Seventeen-year-old Kimber Wood was home alone in rural Washington State when forced to use her father’s handgun to send a home invasion suspect running.
The day on which the incident occurred — July 3, 2017 — started like any other day, then quickly turned ominous.
Kimber’s boyfriend left the house to go to work and, in the course of driving out of the neighborhood, came across sheriff’s deputies who informed him that a manhunt was under way. A carjacker had crashed following a high-speed chase, and they feared he posed a danger to anyone at home in the area. The boyfriend immediately thought of Kimber and called to let her know what was happening. In turn, Kimber asked her father if she could keep his handgun with her in case the suspect came by. The father yes, and Kimber placed the revolver under her pillow.
Kimber spent a short time alone in the home before she began to hear noises. It was soon apparent that someone was entering the house, and she feared it was the carjacking suspect.
She grabbed the gun and took a position behind her vanity. The location offered concealment and would hopefully let her see the intruder before he saw her.
Seconds passed like minutes and suddenly — without warning — the suspect was standing right in front of Kimber, staring at her. She responded by shoving the gun into his face and screaming, “Get the &%#@ out of my house!” She said his eyes were wide open with surprise, and he took off running.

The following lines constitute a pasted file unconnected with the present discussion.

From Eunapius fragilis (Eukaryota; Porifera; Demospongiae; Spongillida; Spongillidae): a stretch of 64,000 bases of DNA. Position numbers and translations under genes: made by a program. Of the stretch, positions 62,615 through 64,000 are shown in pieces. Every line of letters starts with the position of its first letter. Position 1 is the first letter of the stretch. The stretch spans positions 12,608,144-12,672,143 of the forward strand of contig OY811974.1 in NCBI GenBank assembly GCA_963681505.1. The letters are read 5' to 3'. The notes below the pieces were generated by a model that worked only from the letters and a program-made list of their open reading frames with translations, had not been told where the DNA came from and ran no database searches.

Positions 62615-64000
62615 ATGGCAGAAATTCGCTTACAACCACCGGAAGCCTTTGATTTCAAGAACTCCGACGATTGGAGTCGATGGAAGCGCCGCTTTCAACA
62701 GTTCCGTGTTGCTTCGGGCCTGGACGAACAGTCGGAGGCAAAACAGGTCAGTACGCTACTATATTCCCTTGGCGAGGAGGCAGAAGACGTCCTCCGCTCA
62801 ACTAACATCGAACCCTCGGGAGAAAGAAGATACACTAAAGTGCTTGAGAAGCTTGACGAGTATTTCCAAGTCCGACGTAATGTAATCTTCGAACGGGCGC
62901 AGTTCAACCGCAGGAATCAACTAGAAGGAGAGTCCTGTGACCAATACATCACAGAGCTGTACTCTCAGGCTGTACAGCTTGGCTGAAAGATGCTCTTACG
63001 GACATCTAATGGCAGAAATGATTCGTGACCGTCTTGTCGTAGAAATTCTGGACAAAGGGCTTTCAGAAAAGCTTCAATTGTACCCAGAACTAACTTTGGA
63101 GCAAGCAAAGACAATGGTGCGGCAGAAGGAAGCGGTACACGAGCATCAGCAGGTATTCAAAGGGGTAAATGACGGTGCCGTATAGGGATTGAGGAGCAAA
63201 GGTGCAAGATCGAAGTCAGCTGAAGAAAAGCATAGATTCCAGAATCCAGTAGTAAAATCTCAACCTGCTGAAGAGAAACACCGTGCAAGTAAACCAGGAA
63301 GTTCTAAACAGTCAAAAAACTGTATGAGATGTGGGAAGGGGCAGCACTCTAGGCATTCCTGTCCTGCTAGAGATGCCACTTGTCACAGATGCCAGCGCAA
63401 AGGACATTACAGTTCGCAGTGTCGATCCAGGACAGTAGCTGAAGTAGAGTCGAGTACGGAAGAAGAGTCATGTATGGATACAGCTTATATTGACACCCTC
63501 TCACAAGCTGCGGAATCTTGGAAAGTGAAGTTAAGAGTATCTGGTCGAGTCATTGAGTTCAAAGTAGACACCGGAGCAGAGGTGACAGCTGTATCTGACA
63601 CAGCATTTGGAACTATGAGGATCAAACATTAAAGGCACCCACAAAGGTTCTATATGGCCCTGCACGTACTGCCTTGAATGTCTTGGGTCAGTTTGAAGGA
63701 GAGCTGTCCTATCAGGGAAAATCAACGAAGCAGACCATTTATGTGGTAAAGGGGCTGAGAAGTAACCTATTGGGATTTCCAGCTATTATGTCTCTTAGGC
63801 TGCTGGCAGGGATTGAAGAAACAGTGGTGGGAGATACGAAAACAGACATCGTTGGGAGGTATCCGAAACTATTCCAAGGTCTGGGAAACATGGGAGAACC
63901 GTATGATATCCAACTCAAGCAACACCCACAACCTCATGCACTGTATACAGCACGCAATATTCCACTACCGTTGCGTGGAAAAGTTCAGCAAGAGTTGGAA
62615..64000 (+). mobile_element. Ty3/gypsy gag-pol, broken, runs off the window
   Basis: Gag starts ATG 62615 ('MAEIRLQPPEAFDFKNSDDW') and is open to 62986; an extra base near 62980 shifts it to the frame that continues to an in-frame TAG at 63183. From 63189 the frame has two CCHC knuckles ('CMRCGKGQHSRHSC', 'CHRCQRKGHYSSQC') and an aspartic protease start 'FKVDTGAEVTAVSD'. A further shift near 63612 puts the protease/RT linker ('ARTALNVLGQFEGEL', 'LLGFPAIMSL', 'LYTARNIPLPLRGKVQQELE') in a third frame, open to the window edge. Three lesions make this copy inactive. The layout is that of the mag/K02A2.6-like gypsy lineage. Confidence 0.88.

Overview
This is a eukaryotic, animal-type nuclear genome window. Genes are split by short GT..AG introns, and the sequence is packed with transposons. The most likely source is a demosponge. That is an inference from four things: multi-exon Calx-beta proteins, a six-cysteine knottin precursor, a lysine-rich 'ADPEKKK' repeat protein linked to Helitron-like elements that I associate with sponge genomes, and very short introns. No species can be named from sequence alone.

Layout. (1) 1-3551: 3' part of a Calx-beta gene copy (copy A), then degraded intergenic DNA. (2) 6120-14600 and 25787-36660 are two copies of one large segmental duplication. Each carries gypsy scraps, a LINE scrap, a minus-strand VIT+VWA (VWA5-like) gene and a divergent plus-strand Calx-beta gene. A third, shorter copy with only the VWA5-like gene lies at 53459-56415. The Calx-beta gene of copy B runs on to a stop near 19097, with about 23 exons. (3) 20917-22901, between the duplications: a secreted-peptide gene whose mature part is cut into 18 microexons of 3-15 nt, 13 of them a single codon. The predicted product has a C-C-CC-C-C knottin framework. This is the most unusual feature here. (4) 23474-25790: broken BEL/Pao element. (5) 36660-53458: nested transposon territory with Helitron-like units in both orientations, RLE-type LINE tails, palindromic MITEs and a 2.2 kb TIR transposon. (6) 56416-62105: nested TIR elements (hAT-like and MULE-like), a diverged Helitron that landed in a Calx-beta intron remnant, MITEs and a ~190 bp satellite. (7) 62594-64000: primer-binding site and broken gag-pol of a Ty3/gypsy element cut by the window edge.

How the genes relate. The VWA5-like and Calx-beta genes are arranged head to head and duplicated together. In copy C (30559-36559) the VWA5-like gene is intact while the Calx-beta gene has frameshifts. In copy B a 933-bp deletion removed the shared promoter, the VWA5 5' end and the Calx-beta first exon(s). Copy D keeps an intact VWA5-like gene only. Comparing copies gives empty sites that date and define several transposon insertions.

Kimber ran behind the fleeing suspect, firing a warning shot into the ground once she was outside the house. The suspect stole her boyfriend’s ATV and made his escape.
When asked if having the gun boasted her confidence, Kimber said she knew the gun gave her “the upper hand.” She said it gave her “a peace mind” that she was going to be safe.
When asked and how she was exposed to guns and shooting and why she was so confident with the revolver in her hand, she said, “From about the age of 6 or 7, I was always out in our backyard with my grandpa, my dad, my brother — our family — target practicing. I’d sit there and watch and learn how they prepared themselves and how they used the guns. When I got to the age where my father thought I could use one myself, I tried it and I knew it was something that I needed to keep learning about. I knew guns could be dangerous things, but if I knew how to use one, I would be okay. So, weekends we’d go out and shoot, come back and have lunch, then go back out and shoot some more.”
Clearly, all the shooting and practicing prepared Kimber for the moment of truth — a moment she handled with courage and a handgun.
An important post script to Kimber’s story was her father’s determination to be sure his daughter knew how to shoot. Lenny Wood said he taught his daughter what every father should be teaching his children. He said, “We shoot for fun and security, as well as for all the hunting we can fit in.”
When asked what he would say to leftists who discourage gun ownership and actually claim that having a gun in the home makes the gun owner less safe, Lenny simply said, “At the end of the day, I get to hug my daughter — who’s alive and healthy and well — because of the firearm and the training she has had. And the other outcome is unthinkable.”